Arafat and the Palestinian question

Is Palestinian leader Yasser Arafat in trouble - and should non-Palestinians care about Palestinian politics, anyway?

The answers to these questions are: Yes, kind of; and yes, definitely.

For 35 years Mr. Arafat, now the head of the Palestinian Authority (PA), has been the best-known face of the Palestinian leadership. But in recent weeks, he and his closest cronies have been stridently criticized by activists in his own political-military movement, Fatah. This criticism, the "office arrest" that Israel has imposed on him for more than two years, and the Bush administration's refusal to deal with him unless he completes a thorough reform of the PA have weakened him considerably.

His situation looks precarious. But seasoned Palestinian commentatorsall agree: Don't bet on him losing his leadership position anytime soon.

Most Palestinians feel themselves caught between a rock and a very hard place. Nearly all of them agree that most Arafat cronies are corrupt and that the PA under Arafat has been incapable of defending them against the onslaughts they've experienced from Israel during the past 10 years. Many Palestinians note that the Oslo accords of 1993, which were the centerpiece of Arafat's policy until 2000, did not bring them the independence he had promised and failed even to halt Israel's continued expropriation of Palestinian land.

But since 2002, Israel and its main financial backer, the United States, have been openly calling for Arafat's ouster. Ironically, it is precisely those calls from Israel and Washington that have prevented most Palestinian reformers from openly calling on him to resign.

Thus, when angry Fatah reformers met in Nablus at the beginning of August, they loudly criticized people around Arafat - but not Arafat himself. When nationalist activists stormed a key PA office in Gaza, they successfully called for the ouster of new office chief Musa Arafat - but not of his boss and cousin, Yasser Arafat.

Other Palestinians have gravitated to the Palestinian Islamic groups, especially Hamas. Hamas is seen as less corrupt than Fatah, and more responsive to the Palestinians' pressing socioeconomic needs. Its militancy against Israel has - in a time of national humiliation - won it the respect of many, but not all, Palestinians.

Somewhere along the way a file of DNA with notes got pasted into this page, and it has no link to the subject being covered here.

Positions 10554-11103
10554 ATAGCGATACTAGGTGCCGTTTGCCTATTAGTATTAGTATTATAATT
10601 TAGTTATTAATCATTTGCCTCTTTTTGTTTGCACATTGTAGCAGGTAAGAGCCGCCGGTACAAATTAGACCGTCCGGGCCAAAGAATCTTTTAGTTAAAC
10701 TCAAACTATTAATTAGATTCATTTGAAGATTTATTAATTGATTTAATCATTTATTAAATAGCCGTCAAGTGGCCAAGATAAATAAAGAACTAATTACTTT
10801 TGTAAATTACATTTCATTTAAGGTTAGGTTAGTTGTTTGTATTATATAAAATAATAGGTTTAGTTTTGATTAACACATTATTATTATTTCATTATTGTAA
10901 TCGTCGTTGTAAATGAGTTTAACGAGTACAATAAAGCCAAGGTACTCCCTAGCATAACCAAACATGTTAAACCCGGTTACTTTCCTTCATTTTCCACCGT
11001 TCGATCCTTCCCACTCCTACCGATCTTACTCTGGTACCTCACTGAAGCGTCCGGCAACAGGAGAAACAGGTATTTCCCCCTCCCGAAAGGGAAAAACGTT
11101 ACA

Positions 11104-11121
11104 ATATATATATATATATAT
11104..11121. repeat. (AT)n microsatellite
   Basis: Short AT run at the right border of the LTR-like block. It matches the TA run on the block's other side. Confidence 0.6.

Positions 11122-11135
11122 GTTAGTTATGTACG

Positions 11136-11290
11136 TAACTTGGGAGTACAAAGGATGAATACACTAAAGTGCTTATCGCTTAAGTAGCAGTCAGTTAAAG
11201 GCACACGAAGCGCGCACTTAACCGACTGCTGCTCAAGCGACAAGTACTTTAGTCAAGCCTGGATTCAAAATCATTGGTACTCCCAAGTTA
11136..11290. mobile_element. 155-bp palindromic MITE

Now, Israeli Prime Minister Ariel Sharon is talking seriously about withdrawing from Gaza - and Hamas activists say it is only their militancy that has forced him to do so.

These trends in Palestinian politics are extremely important to the US, because Washington's recent policies on the Palestinian issue are cited by Muslims worldwide as one of the main reasons for their strong opposition to Washington.

It may be true that Mr. Sharon is now willing to pull back from the tiny, overpopulated Gaza Strip. But what Muslims around the world see is that he continues to implant thousands of new Israeli settlers each month into the West Bank, including East Jerusalem - a holy city for Muslims, as well as Jews and Christians. When Washington continues to give Israel generous and unconditional support despite Sharon's pursuit of the West Bank settlement project, that seriously undercuts US ability to win Muslim support in the campaign against global terrorism.

How could Washington reform its policy in a way that serves both US interests and values? It needn't be so hard. A smart first step would be to spell out America's understanding that any prolonged practice of rule by military occupation is a bad thing. It would have been a bad thing in Iraq, which was why Washington made way for a local administration there after just 15 months of occupation. But Israel has been ruling Palestinians through military occupation for 37 years. That must end. The Palestinians must be allowed to rule themselves - in all of the West Bank and Gaza.

How can this happen while Palestinian society is in turmoil and Hamas is growing stronger daily? The best way would be through a speedy, authoritative negotiation, under joint US-UN sponsorship, of the final-status relationship between Israel and the Palestinian state that nearly everyone now says they want. Because of the present political turmoil - among Israelis as well as Palestinians - all interested parties, on both sides of the national divide, should be invited to join these talks. The US and the UN should jointly agree that all financial and political aid from outsiders would be used to structure peace incentives, rather than - as US aid has been used for many years by Israel - simply to perpetuate an unjust military occupation. And when the negotiators come to an agreement, the results should be presented to both peoples in parallel referendums.

What values could be more American than the end of occupation, negotiations for peace, the responsible use of international aid, and national popular referendums on the terms of the agreement?

President Bush could, any day he wants, take the first, key step of restating US opposition to prolonged rule through military occupation. That would win considerable supportive interest throughout the Muslim world. Convening the peace conference itself could happen right after the US election. And if Arafat is still in charge then, he, Sharon, the head of Hamas, and the heads of all major Israeli parties should be invited to attend. It would be quite a challenge. Let's see who would come.

Helena Cobban is a co-author of 'When the Rain Returns: Toward Justice and Reconciliation in Palestine and Israel,' recently published by the American Friends Service Committee.

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